#FRONTROW: We must learn to live with this technology-driven world order

Wednesday February 10 2016

A local taxi driver demonstrates against Uber,

A local taxi driver demonstrates against Uber, which is charging considerably lower fares. PHOTO| JAMES EKWAM 

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A few Uber drivers have been attacked by taxi operators in Nairobi in the last few weeks. The violence is the latest after a period of hostility towards the American taxi-hailing service, which is eating at the very core of the traditional cab business.

While a typical Kenyan taxi will charge you about Sh600 for a short trip in the city, Uber will charge you the base fare of Sh300. The driver won’t pretend to be around the corner when he’s still half an hour away because you can track his movement on an app and you don’t have to bargain about the fare. Better still, you know how good a driver is before they even show up because they have already been rated by the community.

“Hopped into a regular cab to get some insight from the driver on Uber. His response? ‘Hawa uber tutawamaliza, ngoja uone.’ Silly fellow.” That was a tweet by TV producer Dorothy Ghettuba, perfectly capturing what the establishment feels about the new kid on the block. “We’ll finish these Uber guys, you just wait and see.”

I don’t know how these backward folks intend to fight an idea, but their opposition to it is almost comical. Granted, taxi drivers almost everywhere in the world have actively resisted the entry of Uber into their markets.

A female driver I used in San Francisco had to hide her Uber banner to avoid getting “hassled” by ordinary taxis. In London, Black cab operators are openly antagonistic to Uber drivers. It is not hard to see why. London cabbies have to pass “The Knowledge”, a test that is among the hardest to pass and needs years to memorise.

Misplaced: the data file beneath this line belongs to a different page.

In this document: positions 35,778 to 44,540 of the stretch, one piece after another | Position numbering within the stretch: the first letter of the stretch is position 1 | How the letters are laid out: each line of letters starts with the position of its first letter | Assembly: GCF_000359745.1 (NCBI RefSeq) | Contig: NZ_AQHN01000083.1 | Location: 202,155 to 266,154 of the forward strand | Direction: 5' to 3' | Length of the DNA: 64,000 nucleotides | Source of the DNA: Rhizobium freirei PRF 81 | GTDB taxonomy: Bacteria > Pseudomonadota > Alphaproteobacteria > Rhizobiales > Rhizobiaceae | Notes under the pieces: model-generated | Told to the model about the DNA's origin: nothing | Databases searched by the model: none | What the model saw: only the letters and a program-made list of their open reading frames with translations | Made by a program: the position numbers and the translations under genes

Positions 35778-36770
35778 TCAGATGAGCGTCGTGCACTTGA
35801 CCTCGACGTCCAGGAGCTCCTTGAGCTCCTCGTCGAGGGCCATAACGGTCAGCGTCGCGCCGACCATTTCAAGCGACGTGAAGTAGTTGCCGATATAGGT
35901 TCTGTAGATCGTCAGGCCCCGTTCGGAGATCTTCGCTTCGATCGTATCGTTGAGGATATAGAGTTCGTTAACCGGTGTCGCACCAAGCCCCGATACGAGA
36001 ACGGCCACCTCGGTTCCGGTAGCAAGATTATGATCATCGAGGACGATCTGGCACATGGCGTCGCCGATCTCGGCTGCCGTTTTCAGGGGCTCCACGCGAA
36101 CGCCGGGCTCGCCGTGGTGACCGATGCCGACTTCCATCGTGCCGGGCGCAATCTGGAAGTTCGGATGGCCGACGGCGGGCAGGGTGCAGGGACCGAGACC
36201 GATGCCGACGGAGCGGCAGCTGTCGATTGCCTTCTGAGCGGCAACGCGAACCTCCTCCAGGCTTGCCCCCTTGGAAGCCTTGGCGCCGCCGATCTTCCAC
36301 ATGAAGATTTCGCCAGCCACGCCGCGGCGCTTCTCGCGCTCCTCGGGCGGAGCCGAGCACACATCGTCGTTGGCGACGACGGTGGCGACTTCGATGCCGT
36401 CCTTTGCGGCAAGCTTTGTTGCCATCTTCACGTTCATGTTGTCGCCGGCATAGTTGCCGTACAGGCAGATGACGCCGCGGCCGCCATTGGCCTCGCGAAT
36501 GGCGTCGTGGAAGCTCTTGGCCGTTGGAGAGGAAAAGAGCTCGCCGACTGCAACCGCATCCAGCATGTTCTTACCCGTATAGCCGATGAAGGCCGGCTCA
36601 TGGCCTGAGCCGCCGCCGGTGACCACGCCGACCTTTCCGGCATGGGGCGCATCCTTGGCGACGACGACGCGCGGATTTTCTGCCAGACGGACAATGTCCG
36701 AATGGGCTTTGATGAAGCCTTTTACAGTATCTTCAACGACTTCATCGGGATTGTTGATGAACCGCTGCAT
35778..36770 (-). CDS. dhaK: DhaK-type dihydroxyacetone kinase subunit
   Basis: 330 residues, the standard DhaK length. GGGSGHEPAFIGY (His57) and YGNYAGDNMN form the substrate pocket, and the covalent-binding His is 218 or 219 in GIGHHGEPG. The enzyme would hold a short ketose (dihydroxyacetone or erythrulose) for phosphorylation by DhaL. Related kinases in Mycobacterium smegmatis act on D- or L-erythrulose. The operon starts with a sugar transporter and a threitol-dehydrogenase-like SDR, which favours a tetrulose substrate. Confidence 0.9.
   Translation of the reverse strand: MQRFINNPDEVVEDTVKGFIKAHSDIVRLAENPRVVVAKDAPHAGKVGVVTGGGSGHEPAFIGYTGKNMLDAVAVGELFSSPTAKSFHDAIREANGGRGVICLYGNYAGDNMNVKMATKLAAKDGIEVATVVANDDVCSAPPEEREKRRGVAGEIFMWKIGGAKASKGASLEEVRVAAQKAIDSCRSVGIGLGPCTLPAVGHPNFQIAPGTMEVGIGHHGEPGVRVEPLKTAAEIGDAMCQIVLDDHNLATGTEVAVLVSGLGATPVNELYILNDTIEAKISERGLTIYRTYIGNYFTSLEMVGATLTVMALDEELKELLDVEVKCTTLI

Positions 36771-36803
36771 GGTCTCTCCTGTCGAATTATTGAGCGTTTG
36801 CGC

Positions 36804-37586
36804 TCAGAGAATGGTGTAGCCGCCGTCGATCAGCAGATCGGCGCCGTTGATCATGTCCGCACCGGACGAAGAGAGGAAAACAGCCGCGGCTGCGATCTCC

In one Uber ride I took, the driver turned out to be a Kenyan who had moved to the United Kingdom only two years earlier. He had no formal training and had never even attempted that notorious test. It is democratising what was previously an elite club and driving down prices for users.

As you probably know by now, the streaming service Netflix is a “threat to national security” and must be regulated. That gem came from the good people at the Kenya Film, Television, Netflix and Morality Control Board, or just KFCB.

It is strange that a regulatory body that has no mandate regulating tech companies is the one on the offensive when the people whose business is about to be disrupted haven’t complained yet.

Kenyan television stations, which air premium programmes once a week, and whose variety has continued to dwindle, should be running scared. It looks almost as if KFCB is holding brief for them under the guise of regulating morality.

Transformative ideas are meeting brick walls everywhere in Kenya. The Central Bank of Kenya — led by the very progressive Dr Patrick Njoroge — took out newspaper adverts to warn consumers about the virtual currency, Bitcoin.

“Virtual currencies are traded in exchange platforms that tend to be unregulated all over the world. Consumers may, therefore, lose their money without having any legal redress in the event these exchanges collapse or close business,” a notice last December said. “The public should, therefore, desist from transacting in Bitcoin and similar products.”

So that settles it; ignore this innovation because there’s some risk that the clever people at the CBK won’t protect you against. If we applied this same thinking to M-Pesa, we wouldn’t have a global pioneering mobile commerce product.

The resistance wasn’t just from the regulator. M-Pesa owner Safaricom blocked two Kenyan Bitcoin start-ups, BitPesa and Lipisha, from its service, and the matter ended up in court. ICT Cabinet Secretary Joe Mucheru, who was a minority shareholder in BitPesa before he divested, gets it.

“We need to change regulations to take into account innovations such as virtual currency as this is currently outside CBK’s mandate,” he told the Business Daily. He rightly pointed out that Kenya could not be Africa’s tech hub if regulations stifled innovation.

Now he has to deal with the small matter of Netflix and another regulator that wants to control it in the name of morality.